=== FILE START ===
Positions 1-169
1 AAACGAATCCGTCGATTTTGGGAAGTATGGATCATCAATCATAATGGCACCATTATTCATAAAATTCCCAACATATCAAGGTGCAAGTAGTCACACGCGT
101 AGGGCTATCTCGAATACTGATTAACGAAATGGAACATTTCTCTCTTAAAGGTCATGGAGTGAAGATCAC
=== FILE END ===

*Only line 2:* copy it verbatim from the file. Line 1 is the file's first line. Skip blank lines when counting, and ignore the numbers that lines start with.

1 AAACGAATCCGTCGATTTTGGGAAGTATGGATCATCAATCATAATGGCACCATTATTCATAAAATTCCCAACATATCAAGGTGCAAGTAGTCACACGCGT